Right using liberal 1-800 number

A 1-800 number owned by a liberal group that connects callers to the Capitol switchboard is being hijacked by conservatives.

Families USA, a left-leaning consumer group that supports Democratic efforts on healthcare reform, has launched a campaign urging people to call Congress to pass a bill.

Because Congress does not have an 800 number and outside-the-Beltway Americans would have to pay for the long-distance call, Families USA has given out its number, which directs callers to the Capitol switchboard. (Families USA has asked ITK not to print the number.)

Families USA spokesman David Lemmon says the number has been used by a variety of conservative groups, bloggers and non-healthcare-related groups. Indeed.

The number appears more than 500,000 times in a Google search.

“It’s pretty ironic,” said Lemmon, “that some of the groups passing out our number are completely opposed to healthcare reform.”

Of course, nothing’s entirely free — a no-charge Capitol call will cost you 20 seconds’ time listening to a pre-recorded message, courtesy of Families USA.

ITK contacted the Senate sergeant at arms’s office, where CIO Kimball Winn confirmed that this wasn’t the first time an 800 number had appeared on his radar, noting that his office does not need to approve who uses the number, and that any number can be redirected to the Capitol.

Lemmon said, “It comes down to a question of costs, and until there’s an 800 number for the Capitol switchboard, this is the only way for people to call the Capitol without incurring costs.”

Asked whether Congress had ever considered installing its own 800 number, a well-placed source told ITK that “nobody has ever asked for it.”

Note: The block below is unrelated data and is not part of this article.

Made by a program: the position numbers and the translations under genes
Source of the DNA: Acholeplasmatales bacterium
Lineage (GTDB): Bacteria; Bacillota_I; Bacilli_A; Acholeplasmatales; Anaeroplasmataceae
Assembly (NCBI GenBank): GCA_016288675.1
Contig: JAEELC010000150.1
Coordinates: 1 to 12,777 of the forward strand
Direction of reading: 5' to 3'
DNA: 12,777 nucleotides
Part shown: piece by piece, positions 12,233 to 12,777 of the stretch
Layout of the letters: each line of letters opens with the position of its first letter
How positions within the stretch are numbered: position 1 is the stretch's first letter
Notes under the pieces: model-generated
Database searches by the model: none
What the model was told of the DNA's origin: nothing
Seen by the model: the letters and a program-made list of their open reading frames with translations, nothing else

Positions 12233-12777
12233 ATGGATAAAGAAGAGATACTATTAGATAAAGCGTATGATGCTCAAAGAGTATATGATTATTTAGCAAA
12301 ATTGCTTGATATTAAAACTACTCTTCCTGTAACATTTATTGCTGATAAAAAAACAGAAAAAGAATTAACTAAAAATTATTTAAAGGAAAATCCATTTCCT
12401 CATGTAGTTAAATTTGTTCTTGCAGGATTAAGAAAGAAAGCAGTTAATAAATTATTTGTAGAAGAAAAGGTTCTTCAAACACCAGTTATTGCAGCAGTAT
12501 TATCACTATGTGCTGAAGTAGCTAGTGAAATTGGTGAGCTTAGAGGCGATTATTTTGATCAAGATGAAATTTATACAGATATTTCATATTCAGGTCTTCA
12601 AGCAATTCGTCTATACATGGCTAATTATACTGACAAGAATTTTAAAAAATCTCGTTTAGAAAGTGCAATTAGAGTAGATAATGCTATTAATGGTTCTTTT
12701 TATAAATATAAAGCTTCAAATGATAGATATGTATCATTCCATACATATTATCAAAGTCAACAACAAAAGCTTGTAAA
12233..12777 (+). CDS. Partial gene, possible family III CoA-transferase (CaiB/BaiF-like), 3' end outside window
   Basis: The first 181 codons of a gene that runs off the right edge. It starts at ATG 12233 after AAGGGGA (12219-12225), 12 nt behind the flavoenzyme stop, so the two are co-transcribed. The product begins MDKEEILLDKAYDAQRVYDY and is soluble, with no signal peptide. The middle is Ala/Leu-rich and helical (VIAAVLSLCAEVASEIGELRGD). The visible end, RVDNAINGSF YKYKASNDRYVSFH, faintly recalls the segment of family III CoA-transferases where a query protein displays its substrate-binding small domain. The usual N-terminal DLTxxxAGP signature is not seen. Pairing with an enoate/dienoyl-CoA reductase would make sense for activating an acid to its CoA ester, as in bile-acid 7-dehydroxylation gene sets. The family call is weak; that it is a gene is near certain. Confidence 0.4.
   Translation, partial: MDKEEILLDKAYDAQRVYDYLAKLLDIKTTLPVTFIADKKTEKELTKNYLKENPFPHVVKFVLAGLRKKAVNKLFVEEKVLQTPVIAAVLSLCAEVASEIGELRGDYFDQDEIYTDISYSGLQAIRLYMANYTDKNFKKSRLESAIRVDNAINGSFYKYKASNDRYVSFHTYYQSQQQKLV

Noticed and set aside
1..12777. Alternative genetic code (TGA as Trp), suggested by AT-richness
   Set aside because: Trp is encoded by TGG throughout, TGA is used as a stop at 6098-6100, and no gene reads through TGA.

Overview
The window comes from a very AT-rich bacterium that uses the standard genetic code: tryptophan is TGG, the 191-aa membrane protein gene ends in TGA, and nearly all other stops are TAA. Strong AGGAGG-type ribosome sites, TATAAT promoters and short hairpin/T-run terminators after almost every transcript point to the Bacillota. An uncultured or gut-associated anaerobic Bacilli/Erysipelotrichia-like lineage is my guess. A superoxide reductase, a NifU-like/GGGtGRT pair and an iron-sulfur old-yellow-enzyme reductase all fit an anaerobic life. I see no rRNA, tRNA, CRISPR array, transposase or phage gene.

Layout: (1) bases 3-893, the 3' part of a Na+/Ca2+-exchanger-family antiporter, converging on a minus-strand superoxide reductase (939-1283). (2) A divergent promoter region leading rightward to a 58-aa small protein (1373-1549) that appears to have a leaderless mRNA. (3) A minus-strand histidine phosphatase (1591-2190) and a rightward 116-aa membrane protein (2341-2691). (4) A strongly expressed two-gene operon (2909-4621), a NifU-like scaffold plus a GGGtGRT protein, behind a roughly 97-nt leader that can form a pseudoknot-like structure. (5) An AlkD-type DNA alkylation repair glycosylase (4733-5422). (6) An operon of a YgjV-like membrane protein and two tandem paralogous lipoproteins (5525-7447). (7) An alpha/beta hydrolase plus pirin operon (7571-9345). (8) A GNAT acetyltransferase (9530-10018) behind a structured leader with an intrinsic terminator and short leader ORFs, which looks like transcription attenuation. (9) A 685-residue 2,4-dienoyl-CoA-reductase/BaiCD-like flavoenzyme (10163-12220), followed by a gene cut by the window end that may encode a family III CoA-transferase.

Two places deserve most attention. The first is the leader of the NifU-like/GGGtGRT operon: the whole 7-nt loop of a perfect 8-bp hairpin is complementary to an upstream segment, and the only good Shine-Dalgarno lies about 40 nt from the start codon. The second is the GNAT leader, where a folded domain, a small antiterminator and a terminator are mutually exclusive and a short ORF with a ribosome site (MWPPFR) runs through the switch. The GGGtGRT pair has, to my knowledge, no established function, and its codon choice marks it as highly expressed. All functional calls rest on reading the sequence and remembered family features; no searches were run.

Conservative groups are not the only ones using the 800 number, which Families USA has owned for years.

Sources say Capitol Hill staffers and interns have given out the number to family and friends in order to help them avoid long-distance charges.

“That’s probably shifted a little because of cell phones,” said one source, “but every so often there will still be a call from someone who is irate that the switchboard has ‘turned off their 800 number.’ ”

Palmer watches Obama sign his bill into law, then cries

Legendary golfer Arnold Palmer laughed, and cried, during a ceremony on Capitol Hill honoring him Wednesday.

Earlier in the day, Palmer watched President Barack Obama sign the Arnold Palmer Congressional Gold Medal Act into law.

Palmer recounted that after the president signed the bill, he leaned over to him and said, “I liked to play golf, but I don’t cheat.”

Hmmmm — could that be a shot at former President Bill Clinton? The 41st president was known for using his share of mulligans.

Palmer reflected on what the new law means to him. “I suppose one of the most important things about my being here and about the things I have been able to do,” he said, beginning to cry, “is to say thank you for a great country.”

A dozen lawmakers, including Rep. Joe Baca (D-Calif.), attended the press event. Baca, who is one of the best golfers in Congress, sponsored the legislation on Palmer.

Hollywood on the Potomac: Sound familiar?

A new political book filled with photographs of celebrities and politicians was released last week under a familiar title, Hollywood on the Potomac.